Senior journalists and media practitioners on Wednesday blamed social media for contributing the most to the spread of misinformation in society but acknowledged that more proactive steps were needed — both from the media and the media consumers — to be able to spot fake news and prevent it from causing wider social harm.
The issue came under discussion during a webinar, organised by the Uks Research Centre and Deutsche Welle Akademie. Titled ‘Redefining Pakistani Journalism: The Promise and Perils of Constructive Reporting’, the discussion featured prominent journalists such as former PFUJ president Shahzada Zulfiqar, TV anchors Zarrar Khuhro, Mehmal Sarfaraz, and Peshawar-based senior journalist Farzana Ali, among others.
Ms Ali raised the issue of misinformation on social media, saying that nowadays, many newsrooms were reliant on the medium for collecting information. In many cases, information directly copied or shared as received on social media was a major source of spurious information.
She advocated for cross-checking information with relevant and credible sources to confirm a piece of news to avoid mistakes. The race to be the first to break the news has compromised the quality of coverage, she said.
However, she noted that there was a great deal of potential if the digital medium were to be properly, as an alternative medium to discuss the problems mainstream media could not talk about, either due to lack of time and space or other issues.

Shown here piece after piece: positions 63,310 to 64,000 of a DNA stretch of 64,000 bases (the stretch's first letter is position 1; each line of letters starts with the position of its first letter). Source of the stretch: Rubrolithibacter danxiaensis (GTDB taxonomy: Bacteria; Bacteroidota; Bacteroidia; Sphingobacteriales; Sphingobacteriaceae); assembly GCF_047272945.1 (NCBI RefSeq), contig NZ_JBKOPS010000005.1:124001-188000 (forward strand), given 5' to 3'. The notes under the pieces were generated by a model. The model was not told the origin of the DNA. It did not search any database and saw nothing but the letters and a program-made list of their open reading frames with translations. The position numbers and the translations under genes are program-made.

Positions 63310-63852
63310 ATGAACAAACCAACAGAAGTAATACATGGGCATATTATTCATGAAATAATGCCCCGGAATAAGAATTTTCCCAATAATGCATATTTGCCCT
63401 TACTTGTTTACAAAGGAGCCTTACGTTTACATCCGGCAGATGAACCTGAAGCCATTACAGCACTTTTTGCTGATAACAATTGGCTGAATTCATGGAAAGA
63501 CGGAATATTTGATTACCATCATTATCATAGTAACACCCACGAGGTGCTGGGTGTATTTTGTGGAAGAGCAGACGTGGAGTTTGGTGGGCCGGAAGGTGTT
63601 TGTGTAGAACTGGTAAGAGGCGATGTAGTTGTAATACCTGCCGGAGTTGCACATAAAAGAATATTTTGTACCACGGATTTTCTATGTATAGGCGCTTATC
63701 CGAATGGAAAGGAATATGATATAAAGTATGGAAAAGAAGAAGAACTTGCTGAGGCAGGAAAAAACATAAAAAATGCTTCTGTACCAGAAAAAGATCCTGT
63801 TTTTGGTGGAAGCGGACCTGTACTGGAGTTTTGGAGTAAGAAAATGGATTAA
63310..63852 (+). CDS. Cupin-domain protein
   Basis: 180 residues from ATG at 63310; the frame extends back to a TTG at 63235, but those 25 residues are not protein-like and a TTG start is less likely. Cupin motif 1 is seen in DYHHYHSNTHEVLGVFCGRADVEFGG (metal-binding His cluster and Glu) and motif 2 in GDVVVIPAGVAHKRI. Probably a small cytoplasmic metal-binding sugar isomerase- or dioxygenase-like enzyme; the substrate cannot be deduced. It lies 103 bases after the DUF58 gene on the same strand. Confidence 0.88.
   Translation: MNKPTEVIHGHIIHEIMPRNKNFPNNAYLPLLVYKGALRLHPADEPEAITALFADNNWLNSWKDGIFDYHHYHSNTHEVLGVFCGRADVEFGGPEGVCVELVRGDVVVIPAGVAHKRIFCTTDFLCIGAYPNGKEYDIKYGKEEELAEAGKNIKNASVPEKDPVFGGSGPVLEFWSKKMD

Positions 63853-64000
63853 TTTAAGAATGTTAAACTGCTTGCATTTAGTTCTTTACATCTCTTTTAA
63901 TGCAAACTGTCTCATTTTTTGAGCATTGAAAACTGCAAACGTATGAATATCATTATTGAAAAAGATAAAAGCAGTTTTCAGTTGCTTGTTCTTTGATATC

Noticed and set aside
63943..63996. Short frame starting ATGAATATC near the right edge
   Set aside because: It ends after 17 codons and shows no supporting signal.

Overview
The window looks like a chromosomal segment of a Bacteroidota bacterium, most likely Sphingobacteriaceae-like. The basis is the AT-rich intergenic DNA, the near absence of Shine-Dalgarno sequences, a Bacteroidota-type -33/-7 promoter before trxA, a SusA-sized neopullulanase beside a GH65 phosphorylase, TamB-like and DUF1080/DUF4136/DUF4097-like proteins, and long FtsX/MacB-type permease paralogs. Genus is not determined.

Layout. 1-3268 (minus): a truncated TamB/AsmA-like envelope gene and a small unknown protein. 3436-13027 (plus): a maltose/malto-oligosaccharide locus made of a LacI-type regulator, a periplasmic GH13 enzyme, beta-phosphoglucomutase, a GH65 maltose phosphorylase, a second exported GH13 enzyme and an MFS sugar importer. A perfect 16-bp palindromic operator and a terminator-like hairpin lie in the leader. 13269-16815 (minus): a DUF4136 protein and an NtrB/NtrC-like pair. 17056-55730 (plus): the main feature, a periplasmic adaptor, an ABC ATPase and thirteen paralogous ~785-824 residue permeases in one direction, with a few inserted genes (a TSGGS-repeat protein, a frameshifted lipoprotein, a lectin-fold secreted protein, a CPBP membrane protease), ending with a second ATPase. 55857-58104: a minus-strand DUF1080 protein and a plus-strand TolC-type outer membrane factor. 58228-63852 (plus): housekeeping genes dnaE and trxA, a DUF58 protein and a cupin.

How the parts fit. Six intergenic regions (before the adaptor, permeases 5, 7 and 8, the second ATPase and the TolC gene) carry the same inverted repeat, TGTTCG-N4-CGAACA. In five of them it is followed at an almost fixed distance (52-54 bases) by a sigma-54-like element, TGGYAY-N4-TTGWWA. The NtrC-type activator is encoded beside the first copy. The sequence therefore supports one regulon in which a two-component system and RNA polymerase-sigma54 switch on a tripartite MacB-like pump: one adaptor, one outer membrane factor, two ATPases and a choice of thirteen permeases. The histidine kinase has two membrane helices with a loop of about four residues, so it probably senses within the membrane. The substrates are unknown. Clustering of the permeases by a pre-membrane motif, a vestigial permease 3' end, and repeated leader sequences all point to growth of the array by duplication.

Mr Khuhro also echoed this view, saying that as long as journalists went by the book and covered a story step by step, it didn’t matter what the source of information was. Responding to a question, he said that most people had to become reporters or fact checkers, giving the example of fake images that can be used to create misunderstandings. However, he noted that the use of tools such as reverse image search could help curtail such problems.
He noted that people complain when an important issue isn’t covered, but if something constructive is being discussed, the viewership drops. “We sell what they buy,” he said, adding that trends indicate that people don’t want to consume “constructive” discussions, they just want to talk about politics on every platform, which is why the media also gives it so much coverage.
Ms Sarfaraz talked about how political polarisation was a serious issue in Pakistan; people give their opinion and criticise without reading a story, which makes it hard for journalists to do their jobs.
Highlighting the issues faced by journalists in far-flung areas, Mr Zulfiqar pointed out that no news channels were headquartered in Balochistan.
He also lamented how, during last year’s disastrous floods, Balochistan was largely ignored in mainstream media coverage, as compared to other provinces.
Published in Dawn, March 30th, 2023